Llangorse Lake, Wales, United Kingdom

Lake Locations:

United Kingdom - Wales - Southern Wales -

Also known as:  Llangors Lake, Lake Syfaddan, Lyn Syfaddan

Sitting within Brecon Beacons National Park, Llangorse Lake stands as the largest natural lake in South Wales and second largest in the principality of Wales. Also found under the names Llangors Lake, Lake Syfaddan, and Lyn Syfaddan, the lake has long been noted for its diversity of plant and animal species. This Site of Special Scientific Interest (SSSI) and Special Area of Conservation (SAC) is also a popular recreational lake. Located in the county of Powys, eight miles east of the town of Brecon and west of the scenic Black Mountains, visitors to Llangorse Lake enjoy sailing, windsurfing, canoeing, kayaking and water-skiing.

Evidence of Lake Syfaddan’s ancient history can be seen off the lake’s northern shore. The remains of a small man-made island, called a crannog, rise above the water’s surface. Believed to have been built around 889-893 A.D., the island was likely a defensive settlement for the Welsh kingdom of Brycheiniog. Remaining archaeological evidence indicates that the settlement was destroyed by a Saxon attack in 916 A.D. During the 12th century Lake Syfaddan was visited by Giraldus Cambrensis (Gerald of Wales). Sent on a tour of Wales for the Arch Bishop of Canterbury, Gerald of Wales documented his 1188 journey. His chronicles remain a valuable record of Welsh history and include a reference to the abundance of waterfowl on Llangors Lake and a recounting of the legend that a city lies submerged on the bottom of Lyn Syfadden.

With an average depth of 7-to-10 feet (2-3 meters), a sunken city has not been seen from the surface of this shallow lake. Llangorse Lake is a glacially formed lake with a five mile (8 kilometers) shoreline, 327 acre (1.3 square kilometers) surface area and elevation of 505 feet (154 meters). Owned by Llangorse Lake Conservation and Management Co. Ltd., Langors Lake is one of few natural lakes in Britain. The lake’s inflow is limited to small streams and seasonal rainfall amounts with winter being the wetter months. The small stream Afon Llynfi is the main outlet for Lyn Syfaddan, leaving the lake to the southwest of the village of Llangors forming part of the Brecon Beacons National Park boundary on its way to join the Wye River.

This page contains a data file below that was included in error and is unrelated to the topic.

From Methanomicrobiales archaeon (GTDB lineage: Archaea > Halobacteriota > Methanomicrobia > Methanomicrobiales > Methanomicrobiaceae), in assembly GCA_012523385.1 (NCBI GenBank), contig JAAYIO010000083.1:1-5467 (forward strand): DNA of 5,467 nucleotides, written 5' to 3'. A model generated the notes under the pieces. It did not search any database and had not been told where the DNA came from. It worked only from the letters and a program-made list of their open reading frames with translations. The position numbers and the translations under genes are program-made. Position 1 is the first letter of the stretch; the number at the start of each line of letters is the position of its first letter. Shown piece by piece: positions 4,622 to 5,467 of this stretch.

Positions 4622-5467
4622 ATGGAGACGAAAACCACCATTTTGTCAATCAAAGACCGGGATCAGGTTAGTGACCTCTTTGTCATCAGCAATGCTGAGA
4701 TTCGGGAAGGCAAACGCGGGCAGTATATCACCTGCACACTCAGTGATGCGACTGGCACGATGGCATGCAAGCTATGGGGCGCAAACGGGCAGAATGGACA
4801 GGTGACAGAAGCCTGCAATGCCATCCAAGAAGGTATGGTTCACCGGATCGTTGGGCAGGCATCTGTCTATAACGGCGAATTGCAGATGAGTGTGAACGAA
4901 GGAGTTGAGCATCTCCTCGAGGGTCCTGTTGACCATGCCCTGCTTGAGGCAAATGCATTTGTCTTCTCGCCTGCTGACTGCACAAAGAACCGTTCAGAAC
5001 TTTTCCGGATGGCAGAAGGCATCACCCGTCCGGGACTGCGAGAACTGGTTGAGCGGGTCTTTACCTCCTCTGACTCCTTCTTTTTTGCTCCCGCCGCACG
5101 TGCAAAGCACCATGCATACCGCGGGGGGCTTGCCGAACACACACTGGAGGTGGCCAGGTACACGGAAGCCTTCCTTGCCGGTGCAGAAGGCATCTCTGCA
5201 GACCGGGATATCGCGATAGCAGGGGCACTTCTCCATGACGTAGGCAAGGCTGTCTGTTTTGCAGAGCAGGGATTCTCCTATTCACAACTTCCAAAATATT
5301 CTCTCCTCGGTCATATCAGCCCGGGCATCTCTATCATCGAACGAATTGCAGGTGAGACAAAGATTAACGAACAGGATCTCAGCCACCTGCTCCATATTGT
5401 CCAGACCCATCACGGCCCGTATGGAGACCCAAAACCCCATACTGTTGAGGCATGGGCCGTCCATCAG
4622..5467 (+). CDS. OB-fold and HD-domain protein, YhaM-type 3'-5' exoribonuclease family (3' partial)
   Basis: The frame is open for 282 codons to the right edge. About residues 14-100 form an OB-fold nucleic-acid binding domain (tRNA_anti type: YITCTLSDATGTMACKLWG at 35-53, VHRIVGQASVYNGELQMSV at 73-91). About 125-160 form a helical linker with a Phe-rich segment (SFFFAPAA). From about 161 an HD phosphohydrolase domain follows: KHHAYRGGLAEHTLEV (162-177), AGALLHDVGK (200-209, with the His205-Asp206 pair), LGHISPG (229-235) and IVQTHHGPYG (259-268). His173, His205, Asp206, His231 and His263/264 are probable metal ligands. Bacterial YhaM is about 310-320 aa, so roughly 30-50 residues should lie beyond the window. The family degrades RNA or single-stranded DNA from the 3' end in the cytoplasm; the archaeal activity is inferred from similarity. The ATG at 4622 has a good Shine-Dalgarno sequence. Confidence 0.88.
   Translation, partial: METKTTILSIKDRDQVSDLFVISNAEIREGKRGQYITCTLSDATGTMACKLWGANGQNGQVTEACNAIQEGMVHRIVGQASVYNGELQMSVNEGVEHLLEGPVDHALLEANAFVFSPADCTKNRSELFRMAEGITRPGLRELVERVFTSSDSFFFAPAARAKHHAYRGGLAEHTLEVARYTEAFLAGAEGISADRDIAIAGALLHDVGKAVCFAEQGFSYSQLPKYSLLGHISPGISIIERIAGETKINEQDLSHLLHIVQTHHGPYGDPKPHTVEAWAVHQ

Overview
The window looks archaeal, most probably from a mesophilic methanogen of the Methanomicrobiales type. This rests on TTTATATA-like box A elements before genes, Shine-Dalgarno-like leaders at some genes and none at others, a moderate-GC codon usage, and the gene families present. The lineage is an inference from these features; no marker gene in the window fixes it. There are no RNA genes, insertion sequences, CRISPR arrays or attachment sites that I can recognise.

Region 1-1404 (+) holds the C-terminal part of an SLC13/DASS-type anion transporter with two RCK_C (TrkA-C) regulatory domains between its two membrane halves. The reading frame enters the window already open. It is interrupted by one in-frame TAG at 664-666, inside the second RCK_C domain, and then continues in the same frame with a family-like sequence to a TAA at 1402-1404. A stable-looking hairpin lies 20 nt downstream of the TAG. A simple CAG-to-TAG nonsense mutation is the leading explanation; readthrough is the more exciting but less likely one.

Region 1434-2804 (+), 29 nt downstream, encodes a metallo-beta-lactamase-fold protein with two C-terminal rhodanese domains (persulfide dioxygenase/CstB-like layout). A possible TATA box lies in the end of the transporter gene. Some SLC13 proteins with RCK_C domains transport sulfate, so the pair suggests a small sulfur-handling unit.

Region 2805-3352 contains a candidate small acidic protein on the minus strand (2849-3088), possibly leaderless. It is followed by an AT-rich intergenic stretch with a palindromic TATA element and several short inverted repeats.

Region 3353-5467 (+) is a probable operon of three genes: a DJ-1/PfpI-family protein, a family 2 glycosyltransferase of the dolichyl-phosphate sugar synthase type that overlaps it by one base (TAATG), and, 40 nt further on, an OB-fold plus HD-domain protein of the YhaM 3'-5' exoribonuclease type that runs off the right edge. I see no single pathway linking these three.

Approximately 25 acres (10 hectares) of reed beds, wet woodlands, and wet grasslands grow between Llangors Lake’s open water and drier ground. During rainy seasons this area floods creating a rich marshy habitat that supports a wide variety of aquatic and marginal plant life. Rare and uncommon plants include flowering rush, tubular water dropwort, greater spearwort, fringed water lily, golden dock, amphibious bistort and meadow rue. Near the lake shore, floating water lilies mix with blooming native flora to greet visitors with a beautiful display of summer color.

Reed beds also create a vital habitat for birds. Portions of Llangorse Lake are restricted from public access, creating a sanctuary for birds to feed and breed. A bird hide is open to the public at the south end of Llangorse Lake where birdwatching has become a popular activity among holiday visitors. During the spring, terns and migrating osprey rest on the lake shore. Water rail, Canada geese, reed warblers, starlings, and large numbers of mute swans are found on Lyn Syfaddan through the summer months. Through the chilly winter, pochard, coot, goldeneye, an occasional smew, tufted ducks, teal, great crested grebe and hen harrier may be found.